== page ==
Don’t be scared or nervous to cut a portion of your favorite plant. You might need to cut a large portion of the root system to prevent it from dying. So be prepared.

Rub alcohol on the scissors for sterilization and cut off the affected area separating it from the healthier part.

Step 3: Prune back the leaves

Pruning is essential after the previous step to reduce the load on the roots. Cutting off a few leaves will avoid straining the newly trimmed roots, as after pruning, there will be fewer leaves for the roots to support.

Avoid cutting too many leaves as it will prevent light absorption and photosynthetic processes.

Step 4: Disinfect the pot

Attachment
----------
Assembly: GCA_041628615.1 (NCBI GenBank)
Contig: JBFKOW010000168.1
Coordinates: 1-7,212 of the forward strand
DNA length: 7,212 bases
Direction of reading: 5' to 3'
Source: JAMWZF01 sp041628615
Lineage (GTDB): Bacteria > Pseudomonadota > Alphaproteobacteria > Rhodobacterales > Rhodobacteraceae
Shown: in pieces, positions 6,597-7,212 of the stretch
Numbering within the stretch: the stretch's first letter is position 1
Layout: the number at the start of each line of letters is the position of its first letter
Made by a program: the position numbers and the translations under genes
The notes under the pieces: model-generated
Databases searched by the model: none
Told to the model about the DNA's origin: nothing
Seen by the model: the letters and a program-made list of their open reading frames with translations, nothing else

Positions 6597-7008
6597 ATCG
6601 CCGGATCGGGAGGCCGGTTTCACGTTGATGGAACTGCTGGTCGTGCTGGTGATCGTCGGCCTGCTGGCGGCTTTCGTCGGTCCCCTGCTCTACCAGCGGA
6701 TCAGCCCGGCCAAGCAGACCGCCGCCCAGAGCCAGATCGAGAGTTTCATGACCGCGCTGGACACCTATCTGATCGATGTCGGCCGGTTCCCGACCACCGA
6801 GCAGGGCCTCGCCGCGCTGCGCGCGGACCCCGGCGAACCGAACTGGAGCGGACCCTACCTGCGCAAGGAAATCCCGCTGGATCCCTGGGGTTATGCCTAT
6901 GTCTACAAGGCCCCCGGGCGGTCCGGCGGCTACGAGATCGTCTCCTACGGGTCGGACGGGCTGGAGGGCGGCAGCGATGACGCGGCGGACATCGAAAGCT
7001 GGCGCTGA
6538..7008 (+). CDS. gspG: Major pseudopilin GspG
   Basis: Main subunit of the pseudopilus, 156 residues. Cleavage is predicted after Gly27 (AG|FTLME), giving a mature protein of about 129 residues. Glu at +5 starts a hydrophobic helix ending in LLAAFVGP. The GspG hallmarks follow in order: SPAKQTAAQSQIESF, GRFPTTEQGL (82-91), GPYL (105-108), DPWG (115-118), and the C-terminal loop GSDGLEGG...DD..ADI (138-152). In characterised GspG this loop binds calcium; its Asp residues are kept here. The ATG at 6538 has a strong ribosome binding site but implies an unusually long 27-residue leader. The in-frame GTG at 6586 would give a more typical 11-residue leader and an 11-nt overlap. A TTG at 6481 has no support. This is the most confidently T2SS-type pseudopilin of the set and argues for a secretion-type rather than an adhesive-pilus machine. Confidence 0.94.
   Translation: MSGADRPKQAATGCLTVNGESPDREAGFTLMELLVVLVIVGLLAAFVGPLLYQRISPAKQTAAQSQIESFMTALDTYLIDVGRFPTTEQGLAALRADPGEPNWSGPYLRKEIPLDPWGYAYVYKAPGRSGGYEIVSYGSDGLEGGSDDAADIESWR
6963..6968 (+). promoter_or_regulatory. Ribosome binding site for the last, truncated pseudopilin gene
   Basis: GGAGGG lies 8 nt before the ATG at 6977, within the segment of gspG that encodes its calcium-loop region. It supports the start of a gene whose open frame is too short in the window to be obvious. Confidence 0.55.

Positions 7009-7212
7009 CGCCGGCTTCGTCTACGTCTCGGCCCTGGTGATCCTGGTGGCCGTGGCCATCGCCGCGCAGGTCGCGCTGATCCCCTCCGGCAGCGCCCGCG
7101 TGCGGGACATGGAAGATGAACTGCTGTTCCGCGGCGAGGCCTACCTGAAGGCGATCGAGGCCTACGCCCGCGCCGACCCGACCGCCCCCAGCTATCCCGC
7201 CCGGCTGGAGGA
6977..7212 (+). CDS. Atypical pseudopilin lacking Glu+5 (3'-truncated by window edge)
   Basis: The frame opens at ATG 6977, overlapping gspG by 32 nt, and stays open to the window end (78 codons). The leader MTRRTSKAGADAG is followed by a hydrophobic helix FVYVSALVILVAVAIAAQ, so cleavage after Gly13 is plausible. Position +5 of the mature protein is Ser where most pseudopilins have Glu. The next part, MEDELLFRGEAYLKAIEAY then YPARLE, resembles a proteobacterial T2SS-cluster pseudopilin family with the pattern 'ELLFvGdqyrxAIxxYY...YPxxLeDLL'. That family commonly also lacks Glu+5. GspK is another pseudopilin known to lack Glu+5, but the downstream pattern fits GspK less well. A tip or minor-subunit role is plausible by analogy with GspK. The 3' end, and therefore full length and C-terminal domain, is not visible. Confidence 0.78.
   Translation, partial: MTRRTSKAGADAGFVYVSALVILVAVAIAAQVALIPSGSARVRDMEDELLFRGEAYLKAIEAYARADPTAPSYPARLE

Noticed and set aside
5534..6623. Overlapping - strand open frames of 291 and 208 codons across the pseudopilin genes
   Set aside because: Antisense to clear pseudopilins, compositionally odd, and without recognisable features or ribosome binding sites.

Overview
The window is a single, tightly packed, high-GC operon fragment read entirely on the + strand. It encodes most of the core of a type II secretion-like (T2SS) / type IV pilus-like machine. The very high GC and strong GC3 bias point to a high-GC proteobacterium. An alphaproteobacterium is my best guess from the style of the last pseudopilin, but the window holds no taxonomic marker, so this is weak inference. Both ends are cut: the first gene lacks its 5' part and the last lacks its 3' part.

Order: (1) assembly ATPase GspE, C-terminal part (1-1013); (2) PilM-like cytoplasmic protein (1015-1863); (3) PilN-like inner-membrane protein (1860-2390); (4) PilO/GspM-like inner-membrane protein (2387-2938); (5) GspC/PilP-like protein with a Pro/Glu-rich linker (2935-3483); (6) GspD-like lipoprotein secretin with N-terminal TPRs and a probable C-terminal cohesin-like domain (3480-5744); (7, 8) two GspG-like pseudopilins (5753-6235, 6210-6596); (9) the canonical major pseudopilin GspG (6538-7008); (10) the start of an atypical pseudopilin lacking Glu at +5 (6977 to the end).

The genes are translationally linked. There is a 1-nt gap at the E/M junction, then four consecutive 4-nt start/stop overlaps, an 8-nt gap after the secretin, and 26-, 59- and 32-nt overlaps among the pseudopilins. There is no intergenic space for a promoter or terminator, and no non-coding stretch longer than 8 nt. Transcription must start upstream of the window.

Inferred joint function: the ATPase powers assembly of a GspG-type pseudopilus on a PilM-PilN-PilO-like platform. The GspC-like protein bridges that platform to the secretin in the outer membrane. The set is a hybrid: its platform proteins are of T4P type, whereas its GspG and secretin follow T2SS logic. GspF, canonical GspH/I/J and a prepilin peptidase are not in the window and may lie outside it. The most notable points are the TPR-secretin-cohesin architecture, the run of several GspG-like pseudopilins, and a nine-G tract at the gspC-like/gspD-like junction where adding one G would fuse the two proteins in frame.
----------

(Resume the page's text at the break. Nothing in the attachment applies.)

You don’t want your plant to experience the same stress. While repotting your plant, it is vital to check on time but make sure the pot is clean and well sterilized. This is a vital step. 

Clean the pot in running water. After that, wash the pot in a bleach solution to eliminate all pathogens inside. The bleach must be in diluted form with 80% water in the solution.

Step 5: Use fungicide solution

Before replanting the peperomia, make sure it is free from any pathogen. To ensure that, you must use a high-quality fungicide.

Don’t soak the roots or any part of the plant in the antifungal solution. Dip the roots once or twice as advised to get rid of any remaining microbe.

Hydrogen peroxide, chamomile, and cinnamon are few fungicides that can be used.

Injecting excessive fungicide will cause phytotoxicity, and too little will not deliver the desired results. So, use the correct quantity.

Step 6: Repot the Peperomia

Use loose, chunky soil that is porous enough for the plant. Be very careful while repotting it as it is in a fragile state. 

Check the drainage holes in the pot, as waterlogged conditions are strictly prohibited.